OTTAWA (Reuters) - Canadian housing starts surged in September compared with August, surpassing market expectations, data from the national housing agency showed on Tuesday.
The seasonally adjusted annualized rate of housing starts rose to 220,617 units in September from a 184,201 unit rate in August, according to a report from the Canada Mortgage and Housing Corp.
That was well above analysts’ expectations for a slight rise to 190,000 units.
The gains were broadly based, with construction of multiple units - typically condos and rental apartments - up 22.3 percent to 137,803 units, and single-detached urban home starts up 14.5 percent to 64,045 units.
Homebuilding rose in all regions except Ontario, where multiples softened to levels the CMHC said were “more consistent with household formation.”
Canada’s housing market has enjoyed a long expansion but the start of a 15 percent tax on foreign buyers in Vancouver in August has cooled that market, while the largest market, Toronto, continues to boom.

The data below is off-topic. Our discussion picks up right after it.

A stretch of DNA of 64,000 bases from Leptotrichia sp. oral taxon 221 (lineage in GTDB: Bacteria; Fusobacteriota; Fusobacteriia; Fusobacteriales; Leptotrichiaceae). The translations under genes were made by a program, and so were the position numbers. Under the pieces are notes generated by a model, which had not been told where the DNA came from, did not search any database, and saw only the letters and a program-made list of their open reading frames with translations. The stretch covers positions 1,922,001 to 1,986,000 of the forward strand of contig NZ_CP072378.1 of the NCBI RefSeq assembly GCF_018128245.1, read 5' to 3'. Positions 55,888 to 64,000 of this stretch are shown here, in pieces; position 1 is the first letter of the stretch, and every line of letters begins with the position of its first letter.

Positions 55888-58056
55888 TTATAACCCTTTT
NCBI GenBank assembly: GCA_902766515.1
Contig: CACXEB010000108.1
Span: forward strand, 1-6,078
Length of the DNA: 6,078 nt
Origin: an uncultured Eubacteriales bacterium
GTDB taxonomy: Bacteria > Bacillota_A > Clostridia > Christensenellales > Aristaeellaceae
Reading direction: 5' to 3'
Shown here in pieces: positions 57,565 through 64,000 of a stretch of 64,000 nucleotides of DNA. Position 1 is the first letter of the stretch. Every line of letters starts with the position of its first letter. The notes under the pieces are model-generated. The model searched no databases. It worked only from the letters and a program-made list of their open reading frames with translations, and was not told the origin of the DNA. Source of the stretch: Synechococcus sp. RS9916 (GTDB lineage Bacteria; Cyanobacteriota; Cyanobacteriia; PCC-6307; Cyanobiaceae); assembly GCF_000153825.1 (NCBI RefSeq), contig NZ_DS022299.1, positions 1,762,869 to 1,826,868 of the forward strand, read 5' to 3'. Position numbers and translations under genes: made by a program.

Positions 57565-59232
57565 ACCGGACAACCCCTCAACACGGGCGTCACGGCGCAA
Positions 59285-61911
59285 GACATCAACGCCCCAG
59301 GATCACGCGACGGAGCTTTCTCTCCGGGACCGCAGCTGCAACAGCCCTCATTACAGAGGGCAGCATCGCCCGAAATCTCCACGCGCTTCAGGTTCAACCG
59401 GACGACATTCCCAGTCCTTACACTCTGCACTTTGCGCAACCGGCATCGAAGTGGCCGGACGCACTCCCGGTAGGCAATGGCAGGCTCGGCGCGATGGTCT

The federal government last week unveiled yet another measure to tighten mortgage lending and dampen foreign investment in the market in a bid to lower the risk of a housing bubble and fears of a U.S.-style market collapse.
Analysts said the building boom should cool soon.
“Permit figures had suggested a healthy outcome was in the cards, but today’s reading outstrips the pace in building intentions by a wide margin, and we would expect to see somewhat of a deceleration in the months ahead,” Nick Exarhos, economist at CIBC Capital Markets, said in a research note.
Surging housing starts in September will boost Canada’s economic growth in the third quarter, helping fuel a bounce back in growth after oil production shutdowns in late spring caused the economy to shrink in the second quarter.
Reporting by Andrea Hopkins; Editing by Chizu Nomiyama and W Simon